PROVIDENCE, R.I. – November 15, 2013 – University of Rhode Island Research Professor Leslie De Groot has been recognized by the Endocrine Society with its Robert H. Williams Distinguished Leadership Award. The annual award recognizes outstanding leadership in fundamental or clinical endocrinology.
The award will be presented at the society’s annual meeting in 2014.
Throughout his 60-year career as a scientist, teacher, clinician and administrator, De Groot has had an enormous impact on the field of endocrinology. He has authored influential textbooks, and his research in thyroidology has touched almost every aspect of the discipline, including thyroid hormone synthesis and action, mechanisms of autoimmune thyroid disease, and thyroid cancer.
A resident of Nonquitt, Mass., De Groot trained at Columbia University College of Physicians and Surgeons and completed his medical residency at New York Presbyterian Hospital and Massachusetts General Hospital. He served in the Public Health Service at the National Institutes of Health and in Afghanistan, and spent 12 years at Mass General and the Massachusetts Institute of Technology before joining the Department of Medicine at the University of Chicago. He joined the Endocrine Division at Brown University in January 2005 and moved to URI in 2009.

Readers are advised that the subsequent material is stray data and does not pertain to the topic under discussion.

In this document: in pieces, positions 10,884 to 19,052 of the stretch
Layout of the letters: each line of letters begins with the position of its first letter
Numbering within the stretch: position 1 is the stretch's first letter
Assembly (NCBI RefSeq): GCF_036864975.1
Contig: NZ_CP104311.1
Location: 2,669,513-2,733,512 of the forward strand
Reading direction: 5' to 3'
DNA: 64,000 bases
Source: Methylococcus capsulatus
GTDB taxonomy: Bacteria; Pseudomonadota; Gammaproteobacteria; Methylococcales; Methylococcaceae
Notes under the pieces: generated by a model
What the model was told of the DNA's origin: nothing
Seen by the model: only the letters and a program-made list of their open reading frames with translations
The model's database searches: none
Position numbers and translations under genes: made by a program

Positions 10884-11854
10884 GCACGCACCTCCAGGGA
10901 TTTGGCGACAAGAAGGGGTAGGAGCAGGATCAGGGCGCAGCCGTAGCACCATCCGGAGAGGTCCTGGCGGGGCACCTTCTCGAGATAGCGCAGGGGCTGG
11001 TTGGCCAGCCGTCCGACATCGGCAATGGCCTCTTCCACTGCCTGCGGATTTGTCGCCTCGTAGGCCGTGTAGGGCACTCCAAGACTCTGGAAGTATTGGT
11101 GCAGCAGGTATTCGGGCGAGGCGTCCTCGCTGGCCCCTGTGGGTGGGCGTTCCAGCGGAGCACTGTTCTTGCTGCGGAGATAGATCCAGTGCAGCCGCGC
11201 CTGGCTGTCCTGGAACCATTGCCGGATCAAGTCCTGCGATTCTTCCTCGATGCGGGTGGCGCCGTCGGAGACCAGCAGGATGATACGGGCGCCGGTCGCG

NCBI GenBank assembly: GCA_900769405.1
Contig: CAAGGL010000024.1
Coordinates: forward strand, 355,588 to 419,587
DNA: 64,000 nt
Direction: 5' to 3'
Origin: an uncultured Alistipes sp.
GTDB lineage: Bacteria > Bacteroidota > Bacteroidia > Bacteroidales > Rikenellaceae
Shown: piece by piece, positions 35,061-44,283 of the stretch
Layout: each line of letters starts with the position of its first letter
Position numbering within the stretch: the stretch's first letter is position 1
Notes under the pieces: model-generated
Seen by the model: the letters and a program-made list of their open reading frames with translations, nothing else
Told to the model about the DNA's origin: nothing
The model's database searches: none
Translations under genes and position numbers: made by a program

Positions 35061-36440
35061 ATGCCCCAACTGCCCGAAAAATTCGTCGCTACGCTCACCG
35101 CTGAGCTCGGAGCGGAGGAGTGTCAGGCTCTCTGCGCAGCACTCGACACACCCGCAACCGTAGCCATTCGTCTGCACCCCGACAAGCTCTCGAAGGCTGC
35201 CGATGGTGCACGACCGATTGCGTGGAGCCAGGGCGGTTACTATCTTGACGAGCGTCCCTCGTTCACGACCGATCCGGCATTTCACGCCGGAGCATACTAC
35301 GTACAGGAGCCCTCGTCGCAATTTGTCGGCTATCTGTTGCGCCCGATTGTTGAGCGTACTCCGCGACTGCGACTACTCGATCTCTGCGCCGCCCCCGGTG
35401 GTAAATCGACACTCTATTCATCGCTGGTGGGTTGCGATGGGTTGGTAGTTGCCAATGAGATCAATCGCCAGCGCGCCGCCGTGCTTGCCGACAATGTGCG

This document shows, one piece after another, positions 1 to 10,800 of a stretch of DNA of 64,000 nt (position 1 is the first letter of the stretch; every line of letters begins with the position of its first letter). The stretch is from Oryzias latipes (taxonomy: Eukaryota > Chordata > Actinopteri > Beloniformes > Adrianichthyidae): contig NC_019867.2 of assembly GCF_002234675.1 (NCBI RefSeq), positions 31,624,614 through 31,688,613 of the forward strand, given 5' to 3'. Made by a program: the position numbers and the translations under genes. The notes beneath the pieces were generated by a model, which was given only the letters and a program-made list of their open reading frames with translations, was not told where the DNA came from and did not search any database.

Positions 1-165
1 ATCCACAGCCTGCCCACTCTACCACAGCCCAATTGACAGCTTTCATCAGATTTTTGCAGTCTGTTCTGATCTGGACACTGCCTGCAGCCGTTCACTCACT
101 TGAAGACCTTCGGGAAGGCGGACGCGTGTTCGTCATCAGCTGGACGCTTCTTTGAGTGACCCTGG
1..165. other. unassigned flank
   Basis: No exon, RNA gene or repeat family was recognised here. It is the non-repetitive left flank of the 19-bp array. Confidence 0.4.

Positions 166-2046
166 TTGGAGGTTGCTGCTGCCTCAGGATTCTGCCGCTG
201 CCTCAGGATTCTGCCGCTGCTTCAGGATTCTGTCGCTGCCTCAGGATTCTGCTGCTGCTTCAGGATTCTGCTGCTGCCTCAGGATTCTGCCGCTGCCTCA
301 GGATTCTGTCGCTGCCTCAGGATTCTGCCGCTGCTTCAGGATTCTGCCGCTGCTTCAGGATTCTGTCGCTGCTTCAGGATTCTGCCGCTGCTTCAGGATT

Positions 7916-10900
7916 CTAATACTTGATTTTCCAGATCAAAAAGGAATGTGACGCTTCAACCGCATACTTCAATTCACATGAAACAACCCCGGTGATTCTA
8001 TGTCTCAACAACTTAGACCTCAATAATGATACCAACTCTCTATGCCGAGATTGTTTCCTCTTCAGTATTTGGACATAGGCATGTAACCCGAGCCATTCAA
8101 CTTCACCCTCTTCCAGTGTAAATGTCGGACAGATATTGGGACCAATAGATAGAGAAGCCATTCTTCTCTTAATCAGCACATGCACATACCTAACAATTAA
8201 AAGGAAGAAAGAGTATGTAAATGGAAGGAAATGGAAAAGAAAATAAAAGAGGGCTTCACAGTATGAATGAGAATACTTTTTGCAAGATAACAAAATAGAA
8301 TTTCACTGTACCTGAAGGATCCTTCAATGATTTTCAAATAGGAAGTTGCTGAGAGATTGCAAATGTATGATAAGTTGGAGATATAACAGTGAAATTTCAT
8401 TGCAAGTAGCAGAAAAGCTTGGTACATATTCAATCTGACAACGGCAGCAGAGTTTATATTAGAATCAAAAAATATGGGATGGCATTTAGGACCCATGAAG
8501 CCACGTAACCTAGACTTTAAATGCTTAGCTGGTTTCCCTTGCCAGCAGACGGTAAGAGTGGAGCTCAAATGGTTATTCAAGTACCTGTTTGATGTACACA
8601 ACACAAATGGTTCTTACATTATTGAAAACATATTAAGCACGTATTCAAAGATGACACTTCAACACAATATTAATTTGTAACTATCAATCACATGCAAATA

Based at URI’s Institute for Immunology and Informatics at the Providence Campus, De Groot’s research centers on viral mediated gene therapy for thyroid cancer and genetic mechanisms promoting autoimmune thyroid disease. He has more that 400 publications to his name and received the Endocrine Society award as Distinguished Educator in 2004. Perhaps his best-known publication is the three-volume textbook Endocrinology, which he edited through six editions over the past 30 years. He also is the editor of two Web books, www.endotext.org and www.thyroidmanager.org, which receive over 80,000 hits each day from 6000 visitors around the world.
The Endocrine Society is the world’s oldest, largest and most active organization devoted to research on hormones and the clinical practice of endocrinology. The society’s membership consists of about 16,000 scientists, physicians, educators, nurses and students in more than 100 countries. Society members represent all basic, applied and clinical interests in endocrinology.